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Letters & Op-Eds - 2000
28 August 2000
On the issue of conscience clauses, we think the Rev. Carlton Veazey ("Allowing reproductive choice," Voice of the people, June 29) showed far more insight into the ethical dilemmas faced by both health care institutions and consumers of health-care services than either the June 15 editorial or the July 20 response from Bishop Edwin Conway.
Where religious pluralism is valued, there will be conflicts between churches and the state on what is morally correct behavior.
In resolving those conflicts, Rev. Veazey values the right of conscience and the religious freedom of individuals, most often women, who need to decide how to exercise responsible parenthood.
The Tribune and the bishop seem to value more highly the conscience of the Roman Catholic Church.
Facts belie the assumption that providing reproductive health services such as contraception, sterilization and most fertility treatments would necessarily violate the conscience of Catholic hospitals.
Throughout the U.S., Catholic hospitals, HMOs and other insurers have found ways to provide these services to those who use Catholic facilities.
For example, many Catholic HMOs include contraceptive coverage in their plans.
In Missouri, Mercy Health Plans covers contraception through a third-party contractor, Med Plans 2000, which handles billing for these services.
In Texas, Seton Health Plan works with Planned Parenthood to provide contraceptive coverage for enrollees in its Medicaid HMO.
Health care is not a private religious matter. It is a community service.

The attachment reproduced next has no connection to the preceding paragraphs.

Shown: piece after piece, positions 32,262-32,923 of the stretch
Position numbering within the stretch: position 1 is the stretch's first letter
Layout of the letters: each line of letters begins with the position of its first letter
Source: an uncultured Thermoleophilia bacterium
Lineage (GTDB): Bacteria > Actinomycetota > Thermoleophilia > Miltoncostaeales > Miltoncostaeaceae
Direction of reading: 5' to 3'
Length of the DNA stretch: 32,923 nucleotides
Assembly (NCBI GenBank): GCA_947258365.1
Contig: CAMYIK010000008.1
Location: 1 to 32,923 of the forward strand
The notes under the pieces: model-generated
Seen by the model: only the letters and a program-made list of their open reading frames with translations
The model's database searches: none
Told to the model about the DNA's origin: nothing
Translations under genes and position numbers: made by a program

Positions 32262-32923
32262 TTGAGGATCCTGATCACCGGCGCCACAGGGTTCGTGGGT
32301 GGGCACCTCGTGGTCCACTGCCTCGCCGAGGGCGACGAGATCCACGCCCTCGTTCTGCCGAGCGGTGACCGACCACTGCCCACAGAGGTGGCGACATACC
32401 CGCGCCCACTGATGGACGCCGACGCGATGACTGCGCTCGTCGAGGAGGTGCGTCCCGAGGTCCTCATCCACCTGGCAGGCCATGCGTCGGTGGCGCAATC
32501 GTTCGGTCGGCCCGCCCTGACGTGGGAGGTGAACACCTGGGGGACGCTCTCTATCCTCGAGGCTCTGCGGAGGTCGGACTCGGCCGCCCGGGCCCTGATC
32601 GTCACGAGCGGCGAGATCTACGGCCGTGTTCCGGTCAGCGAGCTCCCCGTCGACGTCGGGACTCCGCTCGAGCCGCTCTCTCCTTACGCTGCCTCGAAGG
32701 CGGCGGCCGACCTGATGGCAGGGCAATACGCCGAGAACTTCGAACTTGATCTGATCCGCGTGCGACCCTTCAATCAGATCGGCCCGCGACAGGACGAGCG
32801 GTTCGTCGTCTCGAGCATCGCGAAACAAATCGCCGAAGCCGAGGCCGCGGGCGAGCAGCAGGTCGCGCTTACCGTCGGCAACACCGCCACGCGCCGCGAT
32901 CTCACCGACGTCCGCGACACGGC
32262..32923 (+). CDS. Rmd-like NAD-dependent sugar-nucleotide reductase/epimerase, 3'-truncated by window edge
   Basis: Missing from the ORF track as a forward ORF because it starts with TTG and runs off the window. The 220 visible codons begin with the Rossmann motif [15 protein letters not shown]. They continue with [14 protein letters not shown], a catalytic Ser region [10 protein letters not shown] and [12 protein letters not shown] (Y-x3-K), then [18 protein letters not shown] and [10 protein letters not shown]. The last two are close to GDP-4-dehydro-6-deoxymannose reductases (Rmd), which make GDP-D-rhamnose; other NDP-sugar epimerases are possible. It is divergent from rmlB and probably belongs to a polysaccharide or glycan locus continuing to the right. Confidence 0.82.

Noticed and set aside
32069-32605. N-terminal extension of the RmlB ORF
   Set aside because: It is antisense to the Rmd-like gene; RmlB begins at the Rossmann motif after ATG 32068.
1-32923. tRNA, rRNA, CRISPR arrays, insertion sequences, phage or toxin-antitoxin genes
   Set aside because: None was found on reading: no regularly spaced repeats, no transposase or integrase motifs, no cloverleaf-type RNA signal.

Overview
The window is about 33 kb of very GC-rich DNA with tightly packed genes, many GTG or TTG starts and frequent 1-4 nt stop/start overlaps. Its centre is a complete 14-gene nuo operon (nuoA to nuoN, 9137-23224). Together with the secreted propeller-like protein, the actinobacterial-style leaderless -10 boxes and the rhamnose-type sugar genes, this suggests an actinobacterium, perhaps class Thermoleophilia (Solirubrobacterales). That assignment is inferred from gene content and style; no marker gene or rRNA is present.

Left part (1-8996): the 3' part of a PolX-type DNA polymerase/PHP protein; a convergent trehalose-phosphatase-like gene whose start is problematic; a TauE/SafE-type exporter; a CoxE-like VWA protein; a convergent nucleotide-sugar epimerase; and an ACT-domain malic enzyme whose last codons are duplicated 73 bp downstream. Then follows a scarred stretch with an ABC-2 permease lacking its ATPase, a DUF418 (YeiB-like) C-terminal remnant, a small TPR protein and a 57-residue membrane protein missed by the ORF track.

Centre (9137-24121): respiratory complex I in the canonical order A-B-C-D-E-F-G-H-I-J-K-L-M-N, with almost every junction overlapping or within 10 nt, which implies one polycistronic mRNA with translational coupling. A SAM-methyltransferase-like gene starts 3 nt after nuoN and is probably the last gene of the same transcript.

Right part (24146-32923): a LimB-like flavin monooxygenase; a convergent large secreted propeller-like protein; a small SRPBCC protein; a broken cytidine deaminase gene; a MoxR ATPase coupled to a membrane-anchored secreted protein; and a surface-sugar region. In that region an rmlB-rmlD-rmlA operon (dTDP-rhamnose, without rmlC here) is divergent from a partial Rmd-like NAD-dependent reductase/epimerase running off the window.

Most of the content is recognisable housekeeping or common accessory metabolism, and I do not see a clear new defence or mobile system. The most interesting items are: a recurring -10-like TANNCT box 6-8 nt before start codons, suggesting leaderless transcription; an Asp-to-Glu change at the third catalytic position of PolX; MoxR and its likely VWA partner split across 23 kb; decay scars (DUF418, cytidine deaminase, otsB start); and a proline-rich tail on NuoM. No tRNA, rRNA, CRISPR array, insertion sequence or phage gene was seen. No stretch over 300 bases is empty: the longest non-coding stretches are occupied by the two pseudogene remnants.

Even Catholic hospitals are largely financed with government money and are tax exempt.
Reproductive health care is not trivial and consumers often do not have choices. Is it merely an inconvenience to say to a woman in the emergency room after rape that if she wants to prevent a pregnancy, she now needs to go to another health care agency? Should a woman who is diabetic not be told during her treatment for diabetes that pregnancy for her is a high-risk matter, and if she does not wish to become pregnant, she needs to think about using reliable and effective methods of contraception?
Whatever the bishop and the Tribune may think, American women have spoken on this matter.
An April poll of 1,000 women by Belden, Russonello & Stewart for Catholics For a Free Choice showed that women feel strongly (85 percent of them) that any hospital that receives government funds should allow doctors working there to provide any legal, medically sound service.
This letter appeared in the 28 August 2000 edition of the Chicago Tribune.